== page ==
Bally's Corporation reported its Q2 2022 results today, featuring revenues that were nearly double of Q2 2021, but Bally’s North America Interactive — the division covering legal sports betting — didn't grow quite as much.
North America Interactive, which includes Bally Bet, reported a 16% growth in revenue, hitting $18 million this quarter vs. $15.2 million in Q1.
Lee Fenton, Chief Executive Officer of Bally's Corp., noted that these earnings show "continued growth in our North America Interactive segment."
North America Interactive also handles the iGaming, free-to-play gaming, poker, and daily fantasy sports platforms. Even though this division grew, its net income was still negative: Bally's Corp. reported that North America Interactive posted a Q2 loss of $24.8 million, just slightly better than Q1's loss of $25.3 million.
The losses have not deterred Bally’s from expanding its presence as sports betting grows. They recently partnered with the Cleveland Browns in anticipation of sports betting in Ohio (which is set to start at 12:01 on January 1), plus they are also aligned with the New York Yankees, joining FanDuel as the team’s official betting partners.
Bally Bet currently operates in Arizona, Colorado, Indiana, Iowa, New York, and Virginia.
Bally’s gaming sector stays strong vs 2021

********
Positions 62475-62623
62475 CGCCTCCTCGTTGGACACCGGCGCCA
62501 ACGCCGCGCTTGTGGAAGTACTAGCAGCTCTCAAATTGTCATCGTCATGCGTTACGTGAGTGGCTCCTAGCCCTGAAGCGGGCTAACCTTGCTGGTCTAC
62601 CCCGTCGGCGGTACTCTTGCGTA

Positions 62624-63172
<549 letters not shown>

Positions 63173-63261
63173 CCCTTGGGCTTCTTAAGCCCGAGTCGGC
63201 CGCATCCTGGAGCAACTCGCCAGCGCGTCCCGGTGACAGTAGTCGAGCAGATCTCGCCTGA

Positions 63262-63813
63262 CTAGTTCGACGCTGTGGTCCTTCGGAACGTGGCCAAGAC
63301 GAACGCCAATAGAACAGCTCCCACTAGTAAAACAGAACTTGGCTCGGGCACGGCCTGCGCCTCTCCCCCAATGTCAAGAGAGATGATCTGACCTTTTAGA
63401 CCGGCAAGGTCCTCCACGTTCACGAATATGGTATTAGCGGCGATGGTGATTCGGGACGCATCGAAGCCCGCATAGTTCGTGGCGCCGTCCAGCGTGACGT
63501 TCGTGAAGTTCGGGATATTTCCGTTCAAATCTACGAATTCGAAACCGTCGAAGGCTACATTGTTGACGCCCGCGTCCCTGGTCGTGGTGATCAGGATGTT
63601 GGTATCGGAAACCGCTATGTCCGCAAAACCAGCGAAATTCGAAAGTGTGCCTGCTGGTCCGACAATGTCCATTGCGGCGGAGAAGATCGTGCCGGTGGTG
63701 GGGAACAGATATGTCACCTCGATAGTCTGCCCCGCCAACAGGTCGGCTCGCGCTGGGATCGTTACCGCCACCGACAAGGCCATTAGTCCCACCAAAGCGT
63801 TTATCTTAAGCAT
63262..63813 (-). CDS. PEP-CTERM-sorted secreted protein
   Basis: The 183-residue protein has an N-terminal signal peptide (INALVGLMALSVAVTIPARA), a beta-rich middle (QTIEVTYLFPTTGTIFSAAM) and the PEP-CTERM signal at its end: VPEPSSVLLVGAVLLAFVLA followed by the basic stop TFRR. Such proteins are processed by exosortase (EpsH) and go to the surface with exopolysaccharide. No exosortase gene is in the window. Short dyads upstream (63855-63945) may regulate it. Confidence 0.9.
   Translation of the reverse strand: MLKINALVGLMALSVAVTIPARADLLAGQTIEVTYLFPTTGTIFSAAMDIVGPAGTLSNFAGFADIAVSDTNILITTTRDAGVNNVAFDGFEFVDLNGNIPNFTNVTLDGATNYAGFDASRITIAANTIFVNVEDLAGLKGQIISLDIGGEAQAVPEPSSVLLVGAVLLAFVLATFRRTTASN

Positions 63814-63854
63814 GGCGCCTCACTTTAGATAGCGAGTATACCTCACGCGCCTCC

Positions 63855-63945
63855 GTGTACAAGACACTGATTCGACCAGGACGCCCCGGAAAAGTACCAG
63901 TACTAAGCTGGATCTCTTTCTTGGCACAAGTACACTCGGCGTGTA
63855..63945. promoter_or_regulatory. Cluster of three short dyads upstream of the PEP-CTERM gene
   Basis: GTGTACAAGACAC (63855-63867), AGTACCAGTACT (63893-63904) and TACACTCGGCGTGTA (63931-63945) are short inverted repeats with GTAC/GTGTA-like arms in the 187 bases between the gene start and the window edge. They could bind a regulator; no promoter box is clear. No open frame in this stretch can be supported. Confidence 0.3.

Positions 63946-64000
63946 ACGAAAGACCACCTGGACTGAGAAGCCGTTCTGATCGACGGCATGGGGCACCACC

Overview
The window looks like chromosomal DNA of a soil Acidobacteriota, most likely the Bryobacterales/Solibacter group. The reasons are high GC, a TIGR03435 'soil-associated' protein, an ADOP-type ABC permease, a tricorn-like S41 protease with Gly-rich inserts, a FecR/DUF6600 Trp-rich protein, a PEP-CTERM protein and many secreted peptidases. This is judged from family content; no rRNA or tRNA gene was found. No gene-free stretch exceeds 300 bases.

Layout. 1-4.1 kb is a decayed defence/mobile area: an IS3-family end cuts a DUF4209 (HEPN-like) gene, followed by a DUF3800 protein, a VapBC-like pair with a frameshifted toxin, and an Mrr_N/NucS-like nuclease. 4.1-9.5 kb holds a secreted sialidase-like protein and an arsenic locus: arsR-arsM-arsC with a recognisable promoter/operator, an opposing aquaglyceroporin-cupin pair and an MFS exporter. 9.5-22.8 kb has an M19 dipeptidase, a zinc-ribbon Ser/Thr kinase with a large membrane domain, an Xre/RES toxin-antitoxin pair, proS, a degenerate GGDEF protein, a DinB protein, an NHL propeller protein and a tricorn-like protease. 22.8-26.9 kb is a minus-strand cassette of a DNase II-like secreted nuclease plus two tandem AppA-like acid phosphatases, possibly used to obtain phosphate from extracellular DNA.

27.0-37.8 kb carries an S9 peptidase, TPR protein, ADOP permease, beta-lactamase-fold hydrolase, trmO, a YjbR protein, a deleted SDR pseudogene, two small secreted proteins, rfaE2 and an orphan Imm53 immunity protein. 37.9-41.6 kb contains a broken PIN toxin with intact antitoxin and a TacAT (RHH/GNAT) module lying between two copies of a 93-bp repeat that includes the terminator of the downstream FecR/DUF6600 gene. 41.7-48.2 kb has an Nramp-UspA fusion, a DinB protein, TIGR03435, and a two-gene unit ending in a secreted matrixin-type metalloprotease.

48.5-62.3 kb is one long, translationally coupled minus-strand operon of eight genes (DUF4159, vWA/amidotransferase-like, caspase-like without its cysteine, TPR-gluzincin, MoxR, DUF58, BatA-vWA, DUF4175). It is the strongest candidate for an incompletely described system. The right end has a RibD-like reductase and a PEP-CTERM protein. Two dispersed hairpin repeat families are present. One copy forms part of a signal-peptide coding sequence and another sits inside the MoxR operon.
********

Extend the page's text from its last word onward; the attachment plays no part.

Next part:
Overall revenue may have barely risen, but the Rhode Island company’s net income jumped dramatically from $1.9 million in the first quarter of 2022 to $59.5 million this quarter. Adjusted EBITDA also rose from $115 million to $141.2 million.
Bally’s gaming sector's revenue, including their casino and resorts, actually fell about 2% this quarter, but compared to 2021, it has done well — revenue doubled in Q2 vs. 2021 ($455 million vs. $207 million) and H1 revenue was even better, jumping from $362 million to $918 million.
On the expense side, Bally’s gaming sector cut its costs this quarter but it's still significantly higher when looking at 2021. Costs hit $204 million in Q2 vs. $63.3 million the year prior, with first-half costs nearly quadrupled — from $110.6 million in the first half of 2021 to $423.2 million this year.
The growth numbers in 2022 are not surprising, however, as Bally’s — and the entire industry — have spent so much effort in market acquisition in what is still the early stages of regulated sports betting in the U.S.
Bally's executives reiterated on Thursday's call that revenues are not the singular focus, rather there is a priority put on “getting into the right markets at the right depths.”